Israeli soldiers reportedly shot a Palestinian teenager as he attempted to avoid arrest, despite the fact he was already handcuffed and blindfolded.
Officials said an investigation had been launched into the incident, which is believed to have taken place last week after a group of youths had thrown stones at troops.
Osama Hajahjeh, 16, said he was unarmed and walking home from a funeral in the West Bank village of Tekoa when he was grabbed by soldiers.
He claimed he became confused as they bound him while shouting in Hebrew and Arabic, leading him to walk away before he was shot high in both legs.
Photographs taken during the incident showed soldiers appearing to pursue the fleeing boy, who had his eyes covered and his hands tied behind his back.
Video filmed shortly after the shooting then depicts frantic scenes as the teenager lays on the floor while Palestinian civilians remonstrate with an Israeli soldier.
A second soldier then points his handgun at a group of bystanders off camera, warning them they will also be shot if they do not stay away.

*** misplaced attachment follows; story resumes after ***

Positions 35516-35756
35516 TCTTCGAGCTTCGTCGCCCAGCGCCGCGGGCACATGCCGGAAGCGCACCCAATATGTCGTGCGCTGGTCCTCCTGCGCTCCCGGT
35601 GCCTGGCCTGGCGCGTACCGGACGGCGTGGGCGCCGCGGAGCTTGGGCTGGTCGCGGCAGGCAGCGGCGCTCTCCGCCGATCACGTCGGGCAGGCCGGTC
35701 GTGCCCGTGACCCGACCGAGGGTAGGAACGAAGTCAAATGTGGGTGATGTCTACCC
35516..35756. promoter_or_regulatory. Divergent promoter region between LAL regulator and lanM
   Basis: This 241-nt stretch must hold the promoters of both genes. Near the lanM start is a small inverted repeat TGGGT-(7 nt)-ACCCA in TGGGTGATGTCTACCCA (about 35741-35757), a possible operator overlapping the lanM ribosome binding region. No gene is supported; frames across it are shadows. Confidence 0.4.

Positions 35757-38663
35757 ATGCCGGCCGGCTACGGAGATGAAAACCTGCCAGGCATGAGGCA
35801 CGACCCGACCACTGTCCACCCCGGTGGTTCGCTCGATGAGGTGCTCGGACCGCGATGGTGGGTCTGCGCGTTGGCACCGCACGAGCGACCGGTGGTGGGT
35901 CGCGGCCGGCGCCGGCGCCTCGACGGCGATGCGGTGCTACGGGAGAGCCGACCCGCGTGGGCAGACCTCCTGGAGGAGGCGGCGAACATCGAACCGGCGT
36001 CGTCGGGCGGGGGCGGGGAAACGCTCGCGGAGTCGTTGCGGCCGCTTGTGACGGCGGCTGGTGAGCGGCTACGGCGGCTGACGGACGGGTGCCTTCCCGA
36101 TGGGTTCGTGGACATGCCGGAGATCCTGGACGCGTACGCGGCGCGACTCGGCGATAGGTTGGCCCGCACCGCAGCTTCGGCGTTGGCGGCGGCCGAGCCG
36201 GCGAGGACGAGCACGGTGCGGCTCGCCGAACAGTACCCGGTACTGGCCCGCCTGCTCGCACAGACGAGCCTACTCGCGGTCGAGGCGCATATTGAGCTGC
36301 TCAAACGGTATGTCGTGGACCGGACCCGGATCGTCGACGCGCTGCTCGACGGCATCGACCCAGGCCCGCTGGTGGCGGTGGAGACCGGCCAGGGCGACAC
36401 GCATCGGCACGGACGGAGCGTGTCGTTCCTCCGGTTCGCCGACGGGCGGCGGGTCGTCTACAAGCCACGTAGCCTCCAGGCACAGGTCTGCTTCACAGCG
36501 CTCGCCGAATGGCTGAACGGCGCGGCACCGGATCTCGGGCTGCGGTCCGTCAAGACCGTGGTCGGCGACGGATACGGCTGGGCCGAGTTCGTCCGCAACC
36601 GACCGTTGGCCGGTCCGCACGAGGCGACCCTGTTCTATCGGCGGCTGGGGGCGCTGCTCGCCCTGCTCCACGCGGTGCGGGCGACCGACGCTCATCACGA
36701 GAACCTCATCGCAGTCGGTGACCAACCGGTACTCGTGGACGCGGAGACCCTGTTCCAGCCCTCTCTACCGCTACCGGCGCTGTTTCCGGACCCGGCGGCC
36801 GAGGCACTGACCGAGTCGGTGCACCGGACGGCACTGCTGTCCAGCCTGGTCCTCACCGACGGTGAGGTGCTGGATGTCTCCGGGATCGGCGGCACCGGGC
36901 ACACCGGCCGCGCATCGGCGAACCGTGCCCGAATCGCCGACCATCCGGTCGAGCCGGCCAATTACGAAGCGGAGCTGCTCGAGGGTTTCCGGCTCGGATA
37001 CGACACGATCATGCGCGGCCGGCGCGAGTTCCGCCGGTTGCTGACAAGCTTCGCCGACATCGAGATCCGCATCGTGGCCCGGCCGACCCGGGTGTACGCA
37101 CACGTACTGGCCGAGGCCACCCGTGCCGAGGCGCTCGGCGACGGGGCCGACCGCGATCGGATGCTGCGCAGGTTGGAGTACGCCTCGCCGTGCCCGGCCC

In a statement, the Israeli military said the teenager had been arrested after participating in “massive stone throwing” at its troops.
“The detainee was held at a nearby spot and began running away from the force. The soldiers chased him, during which they fired toward his lower abdomen,” it added.
The statement did not comment on whether the boy was handcuffed or blindfolded, but said soldiers had offered medical treatment.
The boy’s father, Ali, said he was thankful a soldier had given his son medical care, but said “only a sick person would shoot a blindfolded boy” in the first place.
The Israeli human rights group B’Tselem said the incident was the latest in a series of what it called “unjustified” shootings of Palestinian teenagers and young men.
The group reported that four Palestinians in their late teens or early 20s have been killed in the West Bank since early March.
The army has challenged Palestinian witness accounts but also frequently announces investigations into disputed cases.
B’Tselem said such probes rarely result in punishment, and claimed they are used to whitewash abuses by troops.
“Like the previous four cases we investigated, this is an example of Israel’s reckless use of lethal fire, and the fact that the human lives of Palestinians count very little in the eyes of the army,” said Roy Yellin, a spokesperson for the group.
Additional reporting by AP
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